What's the best way to handle an offer that seems too good to be true? Consider that it probably is, in fact, too good to be true.
There are some clues to look for, however:
•See if the sender's email address is from outside the United States.
•Compare the email address to the resort name -- especially if the facility seems reputable. (The address should match the company name.)
•Assume that any upfront payment on a "free" vacation is one thing only -- a scam.
Once the trip is booked, there are protective measures that can help avoid unwanted problems.
•Work only with reputable travel companies and resorts. (Make sure there are working phone numbers and a confirmed snail mail addresses for the people with whom you're dealing.)
•Double-check and verify all flights, rentals and rooms; and get an entire contract in writing (including cancellation and refund policies).
•Always read the fine print.
The Connecticut Better Business Bureau, however, warns about the following five risks to vacationers, especially once they've set foot in a foreign country.
1. Police Uniform Con: Obeying a person in police uniform is probably hardwired behavior in most people. In this con, crooks take advantage of vulnerable travelers by flashing an official-looking badge and requesting identification. The "police officer," according to the Bureau, then takes off with the wallet or passport.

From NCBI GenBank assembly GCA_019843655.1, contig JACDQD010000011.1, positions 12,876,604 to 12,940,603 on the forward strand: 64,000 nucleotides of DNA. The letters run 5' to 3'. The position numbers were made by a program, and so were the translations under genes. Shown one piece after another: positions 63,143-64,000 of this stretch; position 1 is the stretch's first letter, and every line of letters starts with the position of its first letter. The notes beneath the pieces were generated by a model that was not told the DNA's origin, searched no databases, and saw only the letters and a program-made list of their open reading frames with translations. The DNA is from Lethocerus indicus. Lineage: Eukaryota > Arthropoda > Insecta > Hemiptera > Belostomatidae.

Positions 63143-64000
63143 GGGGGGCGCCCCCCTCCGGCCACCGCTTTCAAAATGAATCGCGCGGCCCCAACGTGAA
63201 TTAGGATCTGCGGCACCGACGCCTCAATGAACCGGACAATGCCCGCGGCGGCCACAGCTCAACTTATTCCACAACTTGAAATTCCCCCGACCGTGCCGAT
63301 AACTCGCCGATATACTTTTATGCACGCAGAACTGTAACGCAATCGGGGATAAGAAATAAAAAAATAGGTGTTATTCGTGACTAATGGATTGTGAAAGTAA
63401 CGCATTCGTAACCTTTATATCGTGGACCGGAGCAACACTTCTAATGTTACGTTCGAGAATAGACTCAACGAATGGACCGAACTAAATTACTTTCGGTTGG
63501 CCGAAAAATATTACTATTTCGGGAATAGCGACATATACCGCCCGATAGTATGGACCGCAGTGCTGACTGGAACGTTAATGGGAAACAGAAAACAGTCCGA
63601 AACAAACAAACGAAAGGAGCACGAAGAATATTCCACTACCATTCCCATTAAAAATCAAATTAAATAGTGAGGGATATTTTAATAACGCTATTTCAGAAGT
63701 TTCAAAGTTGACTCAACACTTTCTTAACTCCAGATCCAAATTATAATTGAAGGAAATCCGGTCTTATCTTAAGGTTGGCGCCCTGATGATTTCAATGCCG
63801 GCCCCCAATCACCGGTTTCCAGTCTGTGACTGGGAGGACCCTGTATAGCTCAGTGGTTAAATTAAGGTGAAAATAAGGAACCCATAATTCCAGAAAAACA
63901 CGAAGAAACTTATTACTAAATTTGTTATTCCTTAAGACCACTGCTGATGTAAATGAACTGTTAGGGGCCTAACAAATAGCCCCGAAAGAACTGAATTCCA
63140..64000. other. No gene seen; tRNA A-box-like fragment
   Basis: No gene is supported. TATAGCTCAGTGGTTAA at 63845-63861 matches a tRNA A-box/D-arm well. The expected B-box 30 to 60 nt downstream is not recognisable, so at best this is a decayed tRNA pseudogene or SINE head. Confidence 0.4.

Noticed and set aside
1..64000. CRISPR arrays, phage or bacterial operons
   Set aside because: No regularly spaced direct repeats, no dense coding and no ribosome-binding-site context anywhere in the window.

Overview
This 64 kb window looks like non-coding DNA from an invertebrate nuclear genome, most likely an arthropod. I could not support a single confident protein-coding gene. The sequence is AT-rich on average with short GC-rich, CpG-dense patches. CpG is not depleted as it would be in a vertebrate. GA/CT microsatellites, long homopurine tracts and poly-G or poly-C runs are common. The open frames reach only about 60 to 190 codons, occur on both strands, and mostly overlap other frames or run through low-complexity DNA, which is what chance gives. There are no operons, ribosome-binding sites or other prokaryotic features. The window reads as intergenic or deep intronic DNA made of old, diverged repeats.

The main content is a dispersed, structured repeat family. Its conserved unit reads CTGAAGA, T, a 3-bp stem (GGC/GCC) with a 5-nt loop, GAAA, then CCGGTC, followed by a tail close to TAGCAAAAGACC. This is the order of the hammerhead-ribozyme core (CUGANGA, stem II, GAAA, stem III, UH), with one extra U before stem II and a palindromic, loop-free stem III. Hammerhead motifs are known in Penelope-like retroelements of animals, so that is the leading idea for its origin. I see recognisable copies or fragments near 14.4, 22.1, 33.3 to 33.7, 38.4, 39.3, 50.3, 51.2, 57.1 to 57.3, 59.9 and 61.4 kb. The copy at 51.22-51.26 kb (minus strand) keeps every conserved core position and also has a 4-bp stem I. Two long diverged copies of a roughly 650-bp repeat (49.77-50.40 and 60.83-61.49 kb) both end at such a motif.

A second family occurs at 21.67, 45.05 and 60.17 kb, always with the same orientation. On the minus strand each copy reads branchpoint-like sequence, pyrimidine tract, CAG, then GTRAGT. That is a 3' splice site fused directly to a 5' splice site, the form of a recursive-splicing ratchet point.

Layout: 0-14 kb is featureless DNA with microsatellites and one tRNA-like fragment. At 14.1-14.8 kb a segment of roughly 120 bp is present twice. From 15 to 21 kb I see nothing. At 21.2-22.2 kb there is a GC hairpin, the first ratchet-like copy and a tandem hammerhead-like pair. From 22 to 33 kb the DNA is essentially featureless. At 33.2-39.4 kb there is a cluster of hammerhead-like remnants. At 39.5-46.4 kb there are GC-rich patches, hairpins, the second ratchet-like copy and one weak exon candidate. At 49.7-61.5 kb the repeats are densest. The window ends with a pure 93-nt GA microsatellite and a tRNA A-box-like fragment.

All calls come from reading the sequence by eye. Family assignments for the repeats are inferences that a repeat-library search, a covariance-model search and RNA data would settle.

2.Flat-Tire Robbery: In some countries, the BBB warns, a "helpful" driver pulls alongside your clearly-stickered rental car -- that's how they mark you as a tourist -- to tell you that your tire has gone flat. Resist the urge to pull over and check, Bureau officials caution, victims of this ploy can find themselves robbed at gunpoint.
3.Fellow-Traveler-in-Distress Con: A "fellow traveler" tells you that they need money for a ticket home, or to replace a lost passport or claims that they were robbed and haven't anywhere else to turn. Bureau statistics suggest that this is more often than not a scam.
4.Redirected-Attention Scam: Keep your wits about you if someone spills a drink or food on you, or otherwise captures all your attention during an "accident." This is not isolated to overseas con artists, but it's possibly more effective when you're in an unfamiliar place. While you're dealing with the minor catastrophe, a second player in the con quickly scoops up your handbag, laptop or wallet.
5.Credit Card Fraud: As a general rule, the BBB cautions card users to refrain from debit and credit purchases while overseas. Stick to travelers' checks when possible. Don't hand over your plastic.
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The World is a book, and those who do not travel read only a page. ~St. Augustine